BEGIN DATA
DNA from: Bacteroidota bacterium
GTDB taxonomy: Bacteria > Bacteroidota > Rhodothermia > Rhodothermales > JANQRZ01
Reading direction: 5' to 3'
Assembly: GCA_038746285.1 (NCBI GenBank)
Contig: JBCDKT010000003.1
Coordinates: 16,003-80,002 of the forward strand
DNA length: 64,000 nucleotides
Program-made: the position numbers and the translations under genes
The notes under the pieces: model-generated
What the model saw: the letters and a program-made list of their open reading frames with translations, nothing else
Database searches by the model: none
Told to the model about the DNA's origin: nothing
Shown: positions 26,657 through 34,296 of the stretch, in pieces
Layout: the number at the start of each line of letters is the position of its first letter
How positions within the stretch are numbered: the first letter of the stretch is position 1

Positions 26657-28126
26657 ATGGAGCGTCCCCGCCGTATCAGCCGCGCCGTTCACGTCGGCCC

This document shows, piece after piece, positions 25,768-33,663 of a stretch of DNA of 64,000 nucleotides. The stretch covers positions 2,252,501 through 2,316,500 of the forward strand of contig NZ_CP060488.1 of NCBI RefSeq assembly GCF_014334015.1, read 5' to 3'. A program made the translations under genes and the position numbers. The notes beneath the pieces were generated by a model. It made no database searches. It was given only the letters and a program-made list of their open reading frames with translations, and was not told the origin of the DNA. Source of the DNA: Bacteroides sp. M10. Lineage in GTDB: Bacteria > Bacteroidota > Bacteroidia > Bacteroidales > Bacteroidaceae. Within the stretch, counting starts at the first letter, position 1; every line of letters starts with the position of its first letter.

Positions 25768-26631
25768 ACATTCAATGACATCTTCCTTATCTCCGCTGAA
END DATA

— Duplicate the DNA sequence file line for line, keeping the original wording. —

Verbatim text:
DNA from: Bacteroidota bacterium
GTDB taxonomy: Bacteria > Bacteroidota > Rhodothermia > Rhodothermales > JANQRZ01
Reading direction: 5' to 3'
Assembly: GCA_038746285.1 (NCBI GenBank)
Contig: JBCDKT010000003.1
Coordinates: 16,003-80,002 of the forward strand
DNA length: 64,000 nucleotides
Program-made: the position numbers and the translations under genes
The notes under the pieces: model-generated
What the model saw: the letters and a program-made list of their open reading frames with translations, nothing else
Database searches by the model: none
Told to the model about the DNA's origin: nothing
Shown: positions 26,657 through 34,296 of the stretch, in pieces
Layout: the number at the start of each line of letters is the position of its first letter
How positions within the stretch are numbered: the first letter of the stretch is position 1

Positions 26657-28126
26657 ATGGAGCGTCCCCGCCGTATCAGCCGCGCCGTTCACGTCGGCCC

This document shows, piece after piece, positions 25,768-33,663 of a stretch of DNA of 64,000 nucleotides. The stretch covers positions 2,252,501 through 2,316,500 of the forward strand of contig NZ_CP060488.1 of NCBI RefSeq assembly GCF_014334015.1, read 5' to 3'. A program made the translations under genes and the position numbers. The notes beneath the pieces were generated by a model. It made no database searches. It was given only the letters and a program-made list of their open reading frames with translations, and was not told the origin of the DNA. Source of the DNA: Bacteroides sp. M10. Lineage in GTDB: Bacteria > Bacteroidota > Bacteroidia > Bacteroidales > Bacteroidaceae. Within the stretch, counting starts at the first letter, position 1; every line of letters starts with the position of its first letter.

Positions 25768-26631
25768 ACATTCAATGACATCTTCCTTATCTCCGCTGAA